Stryker said its Mahwah, N.J.-based orthopedics division won 510(k) clearance from the FDA for the Mako hip system, which is designed to be compatible with all of Stryker’s hip implants.
"Combining the Mako system’s proprietary robotic-arm technology with Stryker’s market-leading implants allows us to evolve the platform to enhance patient outcomes. This advancement reflects our conviction that this technology will transform joint reconstruction surgery," reconstructive division president Bill Huffnagle said in prepared remarks.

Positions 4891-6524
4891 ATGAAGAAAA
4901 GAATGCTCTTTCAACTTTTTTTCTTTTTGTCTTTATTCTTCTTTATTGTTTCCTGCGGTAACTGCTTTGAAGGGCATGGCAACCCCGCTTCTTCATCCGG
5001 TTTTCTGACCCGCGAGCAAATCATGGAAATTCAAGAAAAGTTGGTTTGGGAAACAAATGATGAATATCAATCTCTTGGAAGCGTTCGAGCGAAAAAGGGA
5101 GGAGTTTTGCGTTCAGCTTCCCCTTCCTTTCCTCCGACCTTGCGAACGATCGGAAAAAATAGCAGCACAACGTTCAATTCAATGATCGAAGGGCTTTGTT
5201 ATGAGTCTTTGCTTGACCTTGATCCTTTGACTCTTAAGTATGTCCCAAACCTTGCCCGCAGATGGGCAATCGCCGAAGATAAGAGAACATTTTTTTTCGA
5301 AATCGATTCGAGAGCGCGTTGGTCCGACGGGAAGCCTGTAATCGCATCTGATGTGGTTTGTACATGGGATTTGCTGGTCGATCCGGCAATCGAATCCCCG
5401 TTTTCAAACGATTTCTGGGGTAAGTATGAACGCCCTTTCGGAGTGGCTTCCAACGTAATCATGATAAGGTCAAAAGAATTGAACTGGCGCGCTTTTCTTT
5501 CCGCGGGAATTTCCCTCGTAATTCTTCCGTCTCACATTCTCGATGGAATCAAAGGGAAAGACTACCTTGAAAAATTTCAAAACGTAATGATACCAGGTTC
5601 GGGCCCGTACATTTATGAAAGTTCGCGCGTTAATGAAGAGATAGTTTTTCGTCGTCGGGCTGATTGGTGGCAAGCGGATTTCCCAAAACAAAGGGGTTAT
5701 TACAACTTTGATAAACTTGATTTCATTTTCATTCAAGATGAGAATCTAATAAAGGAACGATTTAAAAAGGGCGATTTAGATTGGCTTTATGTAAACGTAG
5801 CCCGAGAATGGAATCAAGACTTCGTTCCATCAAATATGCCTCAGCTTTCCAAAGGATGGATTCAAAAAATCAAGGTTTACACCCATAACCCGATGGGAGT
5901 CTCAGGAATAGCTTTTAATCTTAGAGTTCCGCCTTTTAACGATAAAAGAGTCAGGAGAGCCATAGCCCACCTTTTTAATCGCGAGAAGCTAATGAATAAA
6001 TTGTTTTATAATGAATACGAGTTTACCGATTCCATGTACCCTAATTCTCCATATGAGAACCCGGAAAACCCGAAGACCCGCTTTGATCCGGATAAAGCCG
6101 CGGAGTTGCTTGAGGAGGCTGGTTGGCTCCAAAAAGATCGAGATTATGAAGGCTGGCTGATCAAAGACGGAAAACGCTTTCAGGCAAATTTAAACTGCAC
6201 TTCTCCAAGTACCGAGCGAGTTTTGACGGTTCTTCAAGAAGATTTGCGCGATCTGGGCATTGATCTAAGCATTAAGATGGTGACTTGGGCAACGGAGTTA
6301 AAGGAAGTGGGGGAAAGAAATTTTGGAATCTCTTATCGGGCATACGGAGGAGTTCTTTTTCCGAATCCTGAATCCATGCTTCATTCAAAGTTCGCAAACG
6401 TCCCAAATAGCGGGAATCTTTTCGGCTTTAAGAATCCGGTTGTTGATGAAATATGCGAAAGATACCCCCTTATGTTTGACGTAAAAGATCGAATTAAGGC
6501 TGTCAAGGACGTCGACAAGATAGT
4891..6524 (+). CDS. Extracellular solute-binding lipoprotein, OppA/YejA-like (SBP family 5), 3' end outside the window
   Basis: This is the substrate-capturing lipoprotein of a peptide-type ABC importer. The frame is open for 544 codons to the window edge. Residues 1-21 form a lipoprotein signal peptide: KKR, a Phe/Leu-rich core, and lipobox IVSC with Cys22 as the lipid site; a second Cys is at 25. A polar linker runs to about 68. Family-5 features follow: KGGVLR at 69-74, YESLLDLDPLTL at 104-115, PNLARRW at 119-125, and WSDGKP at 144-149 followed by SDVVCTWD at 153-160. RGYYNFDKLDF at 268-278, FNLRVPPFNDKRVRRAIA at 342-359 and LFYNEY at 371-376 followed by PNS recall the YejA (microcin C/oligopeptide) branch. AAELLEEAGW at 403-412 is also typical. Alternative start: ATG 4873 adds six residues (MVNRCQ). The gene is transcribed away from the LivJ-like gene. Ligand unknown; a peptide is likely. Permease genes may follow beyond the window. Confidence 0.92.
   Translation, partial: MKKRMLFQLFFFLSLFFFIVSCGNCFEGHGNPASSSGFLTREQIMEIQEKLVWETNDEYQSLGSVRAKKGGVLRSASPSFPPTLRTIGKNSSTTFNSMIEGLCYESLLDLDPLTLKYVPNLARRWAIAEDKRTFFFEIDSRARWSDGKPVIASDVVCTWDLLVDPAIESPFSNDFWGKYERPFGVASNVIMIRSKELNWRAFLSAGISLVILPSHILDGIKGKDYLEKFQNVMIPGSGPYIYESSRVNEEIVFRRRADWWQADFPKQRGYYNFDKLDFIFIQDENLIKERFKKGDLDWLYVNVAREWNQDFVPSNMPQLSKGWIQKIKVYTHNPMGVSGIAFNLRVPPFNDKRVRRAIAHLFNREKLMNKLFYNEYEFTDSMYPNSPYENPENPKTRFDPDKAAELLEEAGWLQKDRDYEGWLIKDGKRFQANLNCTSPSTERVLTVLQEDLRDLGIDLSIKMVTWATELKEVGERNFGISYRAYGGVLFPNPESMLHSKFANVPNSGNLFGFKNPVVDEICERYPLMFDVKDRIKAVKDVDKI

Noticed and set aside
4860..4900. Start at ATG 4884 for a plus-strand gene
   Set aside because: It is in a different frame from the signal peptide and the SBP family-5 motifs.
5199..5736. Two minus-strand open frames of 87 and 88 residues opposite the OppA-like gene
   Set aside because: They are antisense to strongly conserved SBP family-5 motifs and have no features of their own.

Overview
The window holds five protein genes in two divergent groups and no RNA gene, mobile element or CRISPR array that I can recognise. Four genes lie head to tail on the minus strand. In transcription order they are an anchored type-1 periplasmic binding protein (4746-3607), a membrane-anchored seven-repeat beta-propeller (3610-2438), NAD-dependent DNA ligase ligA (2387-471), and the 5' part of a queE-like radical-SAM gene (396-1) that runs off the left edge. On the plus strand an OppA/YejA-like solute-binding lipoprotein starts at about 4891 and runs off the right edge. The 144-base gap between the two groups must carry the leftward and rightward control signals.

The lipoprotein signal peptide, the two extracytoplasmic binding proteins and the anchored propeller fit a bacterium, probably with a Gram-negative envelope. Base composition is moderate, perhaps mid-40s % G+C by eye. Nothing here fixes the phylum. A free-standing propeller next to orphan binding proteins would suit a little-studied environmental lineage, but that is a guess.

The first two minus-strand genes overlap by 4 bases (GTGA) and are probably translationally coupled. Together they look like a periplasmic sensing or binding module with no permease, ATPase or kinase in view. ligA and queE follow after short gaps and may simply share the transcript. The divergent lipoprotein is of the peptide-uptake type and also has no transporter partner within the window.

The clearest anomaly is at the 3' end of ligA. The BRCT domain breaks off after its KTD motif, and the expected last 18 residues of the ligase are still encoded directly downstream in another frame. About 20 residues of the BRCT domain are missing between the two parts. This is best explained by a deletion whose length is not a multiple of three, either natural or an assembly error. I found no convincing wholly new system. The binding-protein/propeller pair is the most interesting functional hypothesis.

Stryker initially struggled to digest its $1.7 billion acquisition of Mako, which closed in December 2013. But the business turned around during the 4th quarter last year, when Stryker sold 20 Mako systems into hospitals during the 3 months ended Dec. 31 – a 150% increase over Q3 and more than were sold during the previous 3 quarters combined.
Earlier this month Stryker revealed plans for a share buyback worth up to $2 billion, making another long-rumored tie-up – with rival Smith & Nephew (NYSE:SNN) – less likely.